I was reading an article this morning that spoke about how rising college tuition rates can be attributed to bloated university bureaucracies, and how quickly those have been expanding in recent years. The author pointed to university executive positions related to diversity and inclusion as examples, and while I’m on the fence about her argument over whether or not these positions are needed, it got me thinking about a larger issue. For years I’ve seen this push for “diversity” and “inclusion,” both in business, society, and education, and I’m starting to wonder if the users of these words know what they actually mean. This is because the surrounding conversation always refers to race, gender, and sexual identity, but very rarely does it refer to wheelchair users or people with disabilities.
Let me pivot for a minute to give you a recent example of my frustration with these terms. A couple of weeks ago, Bradley University in Illinois — a private institution — sent out an email advertising a job opening for an Assistant Director of Diversity and Inclusion. The job description stated, “This position will be responsible for the development and implementation of programs and services targeting historically underrepresented student populations on campus, with a specific focus on Hispanic/LatinX student outreach and retention.” Now, wheelchair users and people with disabilities comprise 19% of the American population, and since we have been historically underrepresented on college campuses everywhere, I would assume this included us. Until I read this little tidbit in the job advertisement:
“Must be able to access non-ADA compliant building.”
That is a winner in the irony category right there. After I posted a screenshot of this email on one of my Facebook pages, it was swiftly brought to my attention that this job advertisement was probably illegal. Lo and behold, Bradley University realized this quickly as well, and changed the wording on their website for job advertisements to exclude this statement. However, that doesn’t change the fact that wheelchair users are completely ineligible for this position if they can’t climb stairs.
Again, this got me thinking, when people in American society hear the words “diversity” and “inclusion,” do they think that it’s just related to race, gender, and sexual preference or identity? (Usually, yes.) Why is it that so few people associate people with disabilities with diversity and inclusion initiatives? I don’t know that there is a standard answer for this, but I would venture to say that it has something to do with us being the quietest and most invisible minority group, despite being the largest.
A couple of years ago, I wrote a post on my accessible travel blog about why you don’t see more wheelchair users out in public. A huge part of the reason is lack of access to accessible transportation. Another part of it is lack of wheelchair accessibility in many public spaces, as well as a general societal disdain towards people with disabilities. I get frustrated when I see so many efforts in so many American sectors to include people from various racial groups, the LGBTQ+ community, and women, but there is complete silence or utter disregard for including people with disabilities.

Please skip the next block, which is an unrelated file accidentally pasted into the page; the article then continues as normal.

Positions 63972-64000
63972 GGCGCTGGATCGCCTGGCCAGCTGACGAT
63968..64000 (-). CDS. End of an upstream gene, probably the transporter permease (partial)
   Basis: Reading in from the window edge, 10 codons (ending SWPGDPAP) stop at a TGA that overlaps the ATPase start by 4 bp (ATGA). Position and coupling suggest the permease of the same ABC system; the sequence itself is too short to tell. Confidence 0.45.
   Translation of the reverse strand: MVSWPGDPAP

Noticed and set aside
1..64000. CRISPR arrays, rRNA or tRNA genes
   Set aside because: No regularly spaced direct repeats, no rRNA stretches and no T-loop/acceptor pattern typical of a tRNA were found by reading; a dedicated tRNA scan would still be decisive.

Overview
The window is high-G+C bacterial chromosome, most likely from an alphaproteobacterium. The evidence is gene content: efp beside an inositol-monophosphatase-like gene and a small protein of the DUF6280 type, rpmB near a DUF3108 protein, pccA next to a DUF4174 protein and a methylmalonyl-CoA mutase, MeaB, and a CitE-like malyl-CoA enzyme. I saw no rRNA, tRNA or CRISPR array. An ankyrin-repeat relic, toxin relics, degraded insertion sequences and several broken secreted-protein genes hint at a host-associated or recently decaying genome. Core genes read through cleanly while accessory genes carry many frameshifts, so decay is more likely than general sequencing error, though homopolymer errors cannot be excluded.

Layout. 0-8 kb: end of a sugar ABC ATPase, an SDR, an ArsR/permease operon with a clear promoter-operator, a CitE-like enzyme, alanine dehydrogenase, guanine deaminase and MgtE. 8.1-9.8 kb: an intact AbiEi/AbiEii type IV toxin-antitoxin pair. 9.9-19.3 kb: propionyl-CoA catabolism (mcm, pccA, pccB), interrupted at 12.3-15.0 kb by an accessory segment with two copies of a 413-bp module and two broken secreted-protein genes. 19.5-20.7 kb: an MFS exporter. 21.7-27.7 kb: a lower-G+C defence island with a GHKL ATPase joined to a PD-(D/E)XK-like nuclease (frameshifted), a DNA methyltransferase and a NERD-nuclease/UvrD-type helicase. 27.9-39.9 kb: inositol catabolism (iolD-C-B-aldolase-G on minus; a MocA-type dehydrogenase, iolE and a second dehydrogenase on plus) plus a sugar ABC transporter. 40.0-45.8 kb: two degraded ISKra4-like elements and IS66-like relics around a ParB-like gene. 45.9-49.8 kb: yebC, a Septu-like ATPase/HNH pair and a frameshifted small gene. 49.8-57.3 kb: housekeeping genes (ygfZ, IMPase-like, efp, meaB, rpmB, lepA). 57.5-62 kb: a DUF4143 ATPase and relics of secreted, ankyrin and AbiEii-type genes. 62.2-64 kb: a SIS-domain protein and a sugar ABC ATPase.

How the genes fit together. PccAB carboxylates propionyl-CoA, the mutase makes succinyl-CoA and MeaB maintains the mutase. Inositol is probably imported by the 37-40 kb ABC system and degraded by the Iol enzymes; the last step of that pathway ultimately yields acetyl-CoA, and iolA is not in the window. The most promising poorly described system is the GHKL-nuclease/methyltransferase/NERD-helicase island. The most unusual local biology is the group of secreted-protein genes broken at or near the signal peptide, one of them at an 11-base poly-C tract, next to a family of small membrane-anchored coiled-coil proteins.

Out of curiosity, I went to the job-seeking website Indeed.com and did a search for “Diversity and Inclusion” job openings. There are a LOT, And many of them are senior positions with Fortune 500 companies like Coca-Cola, McDonald’s, and CBS. Some of them do mention ability/disability as an aspect of diversity and inclusion, but the majority do not go into detail regarding what diverse populations they are looking to target for employment. One company mentioned women and people of color, but not people with disabilities. The positions all involve a human resources capability at some level, and involve recruiting and retaining a diverse array of employees, as well as training existing employees on diversity and inclusion.
Logistically, I would think it’s easier to go out and recruit talent from minority groups based on race, gender, or sexual preference. But what are corporate efforts like to actively seek out wheelchair users for employment, or university efforts to attract students with disabilities to their campuses? Employers are already silently asking themselves if we are capable of doing the jobs they are advertising. On top of that, they have to worry if their offices or job sites are accessible. So many college campuses (and even primary school campuses) across the country are inaccessible to students in wheelchairs, and I’m not aware of a huge national push to improve this situation.
So if wheelchair users and people with disabilities are not naturally a part of the default definition for “diversity” and “inclusion,” how do we change that? Everyone will have a different answer, but my answer is to be more vocal and more visible. As I have written before, this is a challenge on many levels for many people. Community meetings and activities often take place in locations that are not accessible. While they are legally prohibited from saying so, many employers are internally biased against people with physical disabilities and automatically assume that we are incapable of performing certain jobs as well as able-bodied applicants — no matter how physically UNdemanding the job is.
It really sucks that we have to fight every single day to be included in society. It’s even more frustrating that there are more and more job positions being dedicated to inclusiveness every year, yet we still get left out on a regular basis. I’m not a fan of changing the world because it’s a frustrating and exhausting job. I believe the best we can do is to educate one person at a time, one business at a time, one community at a time by showing up and speaking up whenever we have the opportunity. If they don’t make the effort to include us, we must make the effort to include ourselves.